The new pension system

First of all, and to be clear, this concerns a system change for everyone with a pension plan offered by the employer. So it concerns pensions accrued in the past (including with other employers) and pensions currently being accrued with the employer.
And to clear up another misunderstanding, even in the new pension system, every employee must spend the accrued pension capital on a lifetime pension. So, simply withdrawing this amount at once for a new house or a vacation is not allowed for the time being.

What do I notice about the change?
What is unique about the current Dutch pension system is that a large part of pensioners’ income comes from a capital-backed pension, unlike the AOW that is paid by current working people. Employees and employers together set aside a portion of the salary tax-free each month for later. This is invested with a pension fund that pays out a pre-agreed amount after retirement. This pension system is well known by the terminology “defined benefit scheme”.

This promise of a fixed benefit linked to salary will be abandoned. In the new system, it must become clearer who pays what and what the participant receives in return. Unlike now, everyone will be able to see on their own pension statement how much capital has been built up, the premiums that have been paid in, how much return has been made on them and what costs have been deducted. That statement will also show, as it does now, what the expected pension benefit is. That expected benefit will soon be a calculation based on the assets that are already there, and the expected returns. This is called a defined contribution scheme.
Pension benefits may therefore be higher, but the downside of taking more risk is that pensions may also be lower. Pension funds do try to design retirement benefits so that they become fairly stable and that it is mostly the assets of working people that fluctuate.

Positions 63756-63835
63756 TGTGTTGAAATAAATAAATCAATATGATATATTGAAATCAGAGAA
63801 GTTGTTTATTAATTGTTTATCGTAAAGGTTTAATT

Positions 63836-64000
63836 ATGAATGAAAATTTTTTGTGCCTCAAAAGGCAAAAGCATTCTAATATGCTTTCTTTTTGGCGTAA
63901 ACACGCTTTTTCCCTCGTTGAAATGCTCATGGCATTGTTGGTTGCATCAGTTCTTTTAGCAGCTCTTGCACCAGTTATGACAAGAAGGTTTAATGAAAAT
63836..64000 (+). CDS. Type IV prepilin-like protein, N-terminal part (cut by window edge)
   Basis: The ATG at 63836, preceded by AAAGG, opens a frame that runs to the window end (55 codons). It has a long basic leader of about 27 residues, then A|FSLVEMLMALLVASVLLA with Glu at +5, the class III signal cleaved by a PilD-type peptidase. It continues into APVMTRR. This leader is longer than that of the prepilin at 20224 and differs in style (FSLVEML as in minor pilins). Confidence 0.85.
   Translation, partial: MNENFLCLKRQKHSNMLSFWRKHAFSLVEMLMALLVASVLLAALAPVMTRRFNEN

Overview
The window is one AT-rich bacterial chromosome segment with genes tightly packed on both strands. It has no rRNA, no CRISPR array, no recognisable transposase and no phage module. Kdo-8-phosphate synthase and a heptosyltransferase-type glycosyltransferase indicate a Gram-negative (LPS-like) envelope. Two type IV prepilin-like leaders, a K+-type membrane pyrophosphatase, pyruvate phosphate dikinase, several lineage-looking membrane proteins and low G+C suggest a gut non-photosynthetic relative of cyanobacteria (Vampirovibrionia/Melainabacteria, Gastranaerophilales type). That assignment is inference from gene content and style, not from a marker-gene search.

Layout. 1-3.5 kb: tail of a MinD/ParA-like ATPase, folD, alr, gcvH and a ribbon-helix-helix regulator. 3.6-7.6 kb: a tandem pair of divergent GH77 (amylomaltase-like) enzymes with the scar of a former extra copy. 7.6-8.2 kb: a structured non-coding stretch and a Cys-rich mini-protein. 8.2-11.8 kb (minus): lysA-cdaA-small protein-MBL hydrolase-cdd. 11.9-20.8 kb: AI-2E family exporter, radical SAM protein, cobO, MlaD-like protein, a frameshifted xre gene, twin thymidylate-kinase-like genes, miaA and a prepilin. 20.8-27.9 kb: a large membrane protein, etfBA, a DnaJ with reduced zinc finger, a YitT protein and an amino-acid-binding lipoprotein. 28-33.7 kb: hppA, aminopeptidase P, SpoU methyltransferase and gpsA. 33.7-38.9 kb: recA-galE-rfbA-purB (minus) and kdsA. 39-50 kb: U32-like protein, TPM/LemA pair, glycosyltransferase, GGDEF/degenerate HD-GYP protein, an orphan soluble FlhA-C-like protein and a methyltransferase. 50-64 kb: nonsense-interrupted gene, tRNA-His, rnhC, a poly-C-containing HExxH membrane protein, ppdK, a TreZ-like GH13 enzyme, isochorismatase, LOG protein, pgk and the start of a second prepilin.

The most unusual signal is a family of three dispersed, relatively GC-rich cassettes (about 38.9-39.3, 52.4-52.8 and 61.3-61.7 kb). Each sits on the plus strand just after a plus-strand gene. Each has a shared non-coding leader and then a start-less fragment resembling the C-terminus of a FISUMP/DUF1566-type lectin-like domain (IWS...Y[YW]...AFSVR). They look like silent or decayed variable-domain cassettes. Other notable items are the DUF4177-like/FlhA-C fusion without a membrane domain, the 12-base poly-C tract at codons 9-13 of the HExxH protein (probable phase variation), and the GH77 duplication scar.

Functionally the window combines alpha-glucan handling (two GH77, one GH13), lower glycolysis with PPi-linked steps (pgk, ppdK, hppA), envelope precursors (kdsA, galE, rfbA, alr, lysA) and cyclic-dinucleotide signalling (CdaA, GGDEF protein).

One of the main drivers of this system change is the abandonment of the promise (a defined benefit) because that also means that the premium no longer automatically increases or decreases. This will make the cost of pensions more predictable for employees and especially employers.
In the new pension system, the so-called “average system” for premiums disappears, in which young workers contribute to the pension accrual of their older colleagues. From 2028, a premium rate will apply that will be the same for young and old. As a result, young people will no longer be disadvantaged compared to the elderly. However, the latter group will have to be partially compensated for this.

Finally, employers (together with the social partners) will soon have a choice of 2 flavors, i.e. new pension schemes, namely the flexible scheme where the employee builds up his own pension pot. The participant can then choose what he wants to invest in, and choose between a fixed pension benefit or a benefit that moves with the stock market. In the so-called solidarity-based scheme, investments remain collective, with no choices of their own, in the expectation that this will yield higher returns on average. Funds allocate a portion of assets and investment gains and losses to participants on paper. From that, they pay a benefit that moves with the financial markets. There will also be a “solidarity buffer” to maintain benefits in times of crisis. It is expected that this solidarity scheme will be chosen most often by social partners.